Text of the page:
Defenseworld.net Analysis
02:40 PM, June 25, 2014
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Developing Countries Fighter Aircraft Challenge Western Military Planes

The sky high cost of fighter aircraft acquisition is forcing developing countries to embark on their own programs in the process challenging the price and performance of American and European fighters.

Turkey, South Korea, India, China and Pakistan claim to beat out western aircraft on cost. Though their technology may be inferior to that of Western or Russian aircraft, the level of equipment and armaments on these aircraft is considered ‘sufficient’ for their air forces.

What should worry airplane manufacturers such as Lockheed Martin, Boeing, Eurofighter, Dassault and Saab is that some of the fighter plane manufacturers from the developing countries are eyeing the export market for relatively lower-priced fighter aircraft. This has come at a time when some countries in Asia, Africa and South America are looking to replace their Vietnam-era planes such as the F-5s, Mirage F-1s and MiG-21s with more modern planes.

The South Korean KFX project which is aimed at producing F-16-class fighter jets is slated to fructify by 2023 and deploy 120 units over the following several years. “The KFX may prove that smaller nations, when combining funds and resources, can produce a near fifth-generation aircraft that approaches the capability of a fighter produced by countries with far greater resources, such as the U.S., Russia and China. But this is unlikely. KFX, if completed, may be appealing to less wealthy nations who cannot afford the F-35”, Richard Weitz, director of the Center for Political-Military Analysis at the Hudson Institute was quoted as saying in the New York times.

Japan, whose military industry was blunted after World War II, is trying to get back into the global defence business. Its planned Mitsubishi ATD-X ShinShin developed by Japanese Ministry of Defense Technical Research & Development Institute is a first of its kind jet fighter with some advanced technology not even available in western fighters. This fighter plane is being developed as a 5th gen fighter to form the mainstay of the Japanese Self Defence Forces. Japan plans to replace its aging fleet of F-4s and F-15s planes.

The U.S. RAND Corporation published a report on China's arms exports, claiming that the J-10 fighter jet sold for less than US$40 million; whereas by contrast, the U.S. F-16, a similar class aircraft in active service, costs US$65 million. FC-1 fighter jets, K-8 jet trainer and light attack aircraft produced from joint research and design between China and Pakistan.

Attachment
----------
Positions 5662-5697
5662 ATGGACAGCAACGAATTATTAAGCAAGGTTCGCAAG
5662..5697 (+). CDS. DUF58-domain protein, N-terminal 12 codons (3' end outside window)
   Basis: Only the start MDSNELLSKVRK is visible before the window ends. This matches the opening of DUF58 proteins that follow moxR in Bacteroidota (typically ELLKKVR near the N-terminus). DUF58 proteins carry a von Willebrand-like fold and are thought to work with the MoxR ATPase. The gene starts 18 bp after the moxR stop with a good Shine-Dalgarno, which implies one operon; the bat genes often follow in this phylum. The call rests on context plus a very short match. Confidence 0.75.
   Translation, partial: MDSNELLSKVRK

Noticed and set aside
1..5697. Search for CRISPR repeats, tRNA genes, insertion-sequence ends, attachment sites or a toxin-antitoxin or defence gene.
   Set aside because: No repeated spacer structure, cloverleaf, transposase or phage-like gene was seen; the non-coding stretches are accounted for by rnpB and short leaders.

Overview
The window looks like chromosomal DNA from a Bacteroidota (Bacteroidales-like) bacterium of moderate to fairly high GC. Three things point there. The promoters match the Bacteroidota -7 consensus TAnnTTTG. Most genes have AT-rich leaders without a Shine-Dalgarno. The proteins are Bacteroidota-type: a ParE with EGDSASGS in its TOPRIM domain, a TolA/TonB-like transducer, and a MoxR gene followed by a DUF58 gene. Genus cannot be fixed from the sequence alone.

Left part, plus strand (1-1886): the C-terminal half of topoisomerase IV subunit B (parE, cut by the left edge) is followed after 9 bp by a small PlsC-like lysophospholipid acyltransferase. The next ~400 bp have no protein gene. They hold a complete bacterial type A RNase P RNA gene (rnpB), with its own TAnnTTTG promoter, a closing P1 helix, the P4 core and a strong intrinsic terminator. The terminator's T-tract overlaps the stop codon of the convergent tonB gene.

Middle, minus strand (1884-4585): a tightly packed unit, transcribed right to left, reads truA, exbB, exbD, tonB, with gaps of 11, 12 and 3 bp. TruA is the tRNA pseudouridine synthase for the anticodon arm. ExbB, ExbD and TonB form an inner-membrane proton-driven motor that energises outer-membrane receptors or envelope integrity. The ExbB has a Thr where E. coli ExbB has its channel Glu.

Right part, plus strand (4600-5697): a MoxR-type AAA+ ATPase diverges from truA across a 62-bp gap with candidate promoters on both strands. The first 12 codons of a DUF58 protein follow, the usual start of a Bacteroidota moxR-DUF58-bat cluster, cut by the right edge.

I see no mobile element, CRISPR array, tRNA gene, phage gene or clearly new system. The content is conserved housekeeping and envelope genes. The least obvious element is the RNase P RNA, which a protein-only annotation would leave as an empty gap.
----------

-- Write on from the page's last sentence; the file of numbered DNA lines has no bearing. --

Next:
Reports say that Myanmar is looking to purchase a license to domestically produce the J-17 aircraft, which is called the FC-1 Xiaolong in China. If the report is accurate, it would make Myanmar the first foreign purchaser of the jet. Currently, only Pakistan’s Air Force operates the J-17.

The JF-17 is a lightweight single engine multi-role combat aircraft developed jointly by China and Pakistan. It can be armed with a variety of bombs and missiles including PL-5EII, PL-9C and PL-12 AAMs, C-802A anti-ship missiles, general purpose bombs, and laser guided munitions and countermeasures on its 7 hard points (four under wing, 2 wingtip, 1 under fuselage).

The aircraft’s standard set of armaments are supplemented by a 23 mm GSh-23-2 twin barrel cannon or 30 mm version of the same.

The standard export price for the JF-17 Block I is $20 million and Block 2 being $25 million. Pakistan Air Force is the lone operator of the JF-17 with 54 aircraft operational including 6 prototypes.

Pakistan is the most likely buyer for the J-31, at this moment following their joint development work on the JF-17 Thunder advanced fighter.

J-31 is a twin-engine, mid-size fifth-generation jet fighter. It is said to be equipped with twin Russian RD-93 engines.

Turkey hopes that the indigenous TF-X will fly by 2023. Turkey’s aerospace powerhouse, Turkish Aerospace Industries (TAI), has been debating three designs. Turkey's Defense Industry Executive Committee (SSIK) decided to design, develop, and manufacture an indigenous next generation air-to-air combat fighter which would replace Turkey's F-16 fleet and work together with the F-35.

India’s Light Combat Aircraft (LCA) , also called Tejas has been long in development but the program has accelerated over the last few years with a limited series of aircraft flying with the Indian Air Force. The aircraft is the Saab Gripen class and is rumored to satisfy the Indian Air Force’s demand for a replacement for the MiG-21.

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